I was resident on the 'block' and remember Sid Nobbs who cleaned the rooms. Frank Clarke was in a room next room to me; he was head cook and one of the old Winwick characters, as was Benny Paget. I somehow managed to make homemade wine in my wardrobe; my first effort was banana and it tasted like Harvey's Bristol Cream to me.

    I soon made friends, by which I mean I soon found some other students who had a similar interest in wine, women and song. However, we had most success with the wine and song. We did an awful lot of what we thought was singing, or maybe we just did a lot of awful singing. Perhaps it was a side-effect of Burtonwood bitter; Frank Sinatra had nothing to fear. So, Brian Nugent, John Wilson and John Chadwick, where are you now? Still in 'fine' voice?

    Frank Callaghan was the steward at the staff social club; he was years ahead of his time with extended opening hours. The nearest pub was The Swan, on the other side of Winwick Road from the hospital. I worked with Brian Footitt and his brother Ivan, and of course David McKendrick, amongst many others. David had a Reliant Robin 3-wheeler van, just like the one David Jason drives in Only Fools and Horses. There were no seats in the back, but I don't recollect that being a problem. That van seemed to know its own way back to White City, which was just as well in the circumstances. Does anyone remember seeing Ken Dodd perform one evening on the stage in the large recreation hall? It was probably during 1970. Please tell me I didn't dream it!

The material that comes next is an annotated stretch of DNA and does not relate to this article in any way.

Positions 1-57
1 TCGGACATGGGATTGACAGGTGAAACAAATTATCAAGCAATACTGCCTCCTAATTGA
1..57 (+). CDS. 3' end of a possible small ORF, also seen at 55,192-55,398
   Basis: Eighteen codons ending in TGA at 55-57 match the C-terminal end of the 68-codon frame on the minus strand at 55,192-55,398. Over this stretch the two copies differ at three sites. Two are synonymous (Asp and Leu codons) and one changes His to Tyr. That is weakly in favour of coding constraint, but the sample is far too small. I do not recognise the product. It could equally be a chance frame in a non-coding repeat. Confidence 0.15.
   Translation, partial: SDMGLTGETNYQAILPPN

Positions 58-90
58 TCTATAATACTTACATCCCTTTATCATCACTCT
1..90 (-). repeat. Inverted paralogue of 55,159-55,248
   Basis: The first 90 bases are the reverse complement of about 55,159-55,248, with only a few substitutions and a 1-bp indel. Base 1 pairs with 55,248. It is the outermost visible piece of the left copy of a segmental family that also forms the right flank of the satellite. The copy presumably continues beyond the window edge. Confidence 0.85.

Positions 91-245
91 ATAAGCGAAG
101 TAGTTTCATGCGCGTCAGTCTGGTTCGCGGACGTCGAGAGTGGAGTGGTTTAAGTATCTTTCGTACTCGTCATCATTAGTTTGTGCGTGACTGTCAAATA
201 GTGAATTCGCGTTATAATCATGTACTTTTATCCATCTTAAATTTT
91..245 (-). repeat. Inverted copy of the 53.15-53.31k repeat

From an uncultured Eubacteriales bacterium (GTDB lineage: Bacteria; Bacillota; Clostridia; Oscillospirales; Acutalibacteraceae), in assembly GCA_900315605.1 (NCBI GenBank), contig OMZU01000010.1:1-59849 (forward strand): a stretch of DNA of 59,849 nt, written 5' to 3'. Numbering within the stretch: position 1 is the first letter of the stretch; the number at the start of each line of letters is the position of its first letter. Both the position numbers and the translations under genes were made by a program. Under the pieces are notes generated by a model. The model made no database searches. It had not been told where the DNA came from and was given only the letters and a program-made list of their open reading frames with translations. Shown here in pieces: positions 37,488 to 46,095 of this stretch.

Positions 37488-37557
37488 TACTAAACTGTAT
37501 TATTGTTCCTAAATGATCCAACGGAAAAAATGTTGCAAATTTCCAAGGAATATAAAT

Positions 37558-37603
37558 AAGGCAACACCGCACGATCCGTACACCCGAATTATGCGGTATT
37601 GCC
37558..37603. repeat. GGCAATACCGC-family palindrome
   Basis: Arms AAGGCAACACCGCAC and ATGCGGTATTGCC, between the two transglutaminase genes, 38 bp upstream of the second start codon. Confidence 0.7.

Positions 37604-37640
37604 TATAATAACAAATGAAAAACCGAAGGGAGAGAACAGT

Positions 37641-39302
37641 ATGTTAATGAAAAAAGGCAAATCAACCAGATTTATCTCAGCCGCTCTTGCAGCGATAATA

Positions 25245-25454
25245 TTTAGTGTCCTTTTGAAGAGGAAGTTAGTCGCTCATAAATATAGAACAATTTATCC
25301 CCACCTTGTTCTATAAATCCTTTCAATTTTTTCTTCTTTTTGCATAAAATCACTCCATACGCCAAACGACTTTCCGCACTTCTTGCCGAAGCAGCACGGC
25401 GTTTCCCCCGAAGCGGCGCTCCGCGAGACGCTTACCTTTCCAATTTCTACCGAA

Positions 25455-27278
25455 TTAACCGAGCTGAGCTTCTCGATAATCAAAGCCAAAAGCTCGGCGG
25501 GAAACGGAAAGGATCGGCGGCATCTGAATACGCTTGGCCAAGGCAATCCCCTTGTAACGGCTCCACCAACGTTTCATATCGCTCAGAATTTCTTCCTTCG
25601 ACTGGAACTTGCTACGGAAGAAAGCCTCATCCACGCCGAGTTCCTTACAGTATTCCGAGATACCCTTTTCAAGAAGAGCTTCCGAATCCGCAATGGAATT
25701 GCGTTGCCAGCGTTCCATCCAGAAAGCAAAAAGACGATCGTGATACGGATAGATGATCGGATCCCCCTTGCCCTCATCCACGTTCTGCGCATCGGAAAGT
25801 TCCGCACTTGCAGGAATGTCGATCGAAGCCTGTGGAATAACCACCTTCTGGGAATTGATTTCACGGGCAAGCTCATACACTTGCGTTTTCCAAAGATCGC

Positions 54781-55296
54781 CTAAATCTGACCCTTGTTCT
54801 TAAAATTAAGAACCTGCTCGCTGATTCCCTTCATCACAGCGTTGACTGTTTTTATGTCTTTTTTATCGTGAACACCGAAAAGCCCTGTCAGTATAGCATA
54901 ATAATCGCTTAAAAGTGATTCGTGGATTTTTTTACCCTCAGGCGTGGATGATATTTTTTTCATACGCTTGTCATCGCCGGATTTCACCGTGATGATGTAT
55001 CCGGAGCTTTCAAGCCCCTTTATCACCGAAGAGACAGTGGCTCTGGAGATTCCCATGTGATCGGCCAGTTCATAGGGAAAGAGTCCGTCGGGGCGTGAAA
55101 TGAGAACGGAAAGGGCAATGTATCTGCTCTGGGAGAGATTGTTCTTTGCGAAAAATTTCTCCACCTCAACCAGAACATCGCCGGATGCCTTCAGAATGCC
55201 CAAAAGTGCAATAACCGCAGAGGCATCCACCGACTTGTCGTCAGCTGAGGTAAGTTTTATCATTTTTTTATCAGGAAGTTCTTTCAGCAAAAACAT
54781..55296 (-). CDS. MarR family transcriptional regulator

I qualified as an RMN in late 1970 and worked for a few months as a staff nurse on night duty on the unit across the road from the main hospital, called the Delph. I left Winwick in early 1971 to work as a deputy charge nurse on the psychiatric unit at Whiston Hospital. My sights were set on becoming a nurse tutor; ward management experience at charge nurse level was essential for achieving this. I later returned to general nursing, and then managed to get into teaching. I desperately wanted to be able to say: "Here is the kidney". I often think of my time at Winwick; it was relatively short but it made a big impact. Happy days (and nights)!

    I moved South nearly 30 years ago and have lived near Canterbury for about 25 years. In recent years I have been a lecturer in adult nursing at Canterbury Christ Church University, and also involved with staff training and development in our local trusts. I will be semi-retiring in early October 2005.

    I enjoyed looking at the old photos on your website - they brought back many happy memories.

    Best wishes, Eddie Newall. September 22nd, 2005.

    David McKendrick: 1960 - 1982

    I arrived at Winwick on December 19th 1960 at the age of 18, having a very limited idea where in the North West it was actually situated. Even before I entered the wards, it was a world apart. At night the corridors were deserted, giving an eerie impression of the building, as if one had been marooned.

    Living on the Male Residents’ Block, my first evenings were spent mostly in solitary isolation in the snooker room below. That was because, as I was soon to find, most of the staff residents were in the social club across Winwick Road.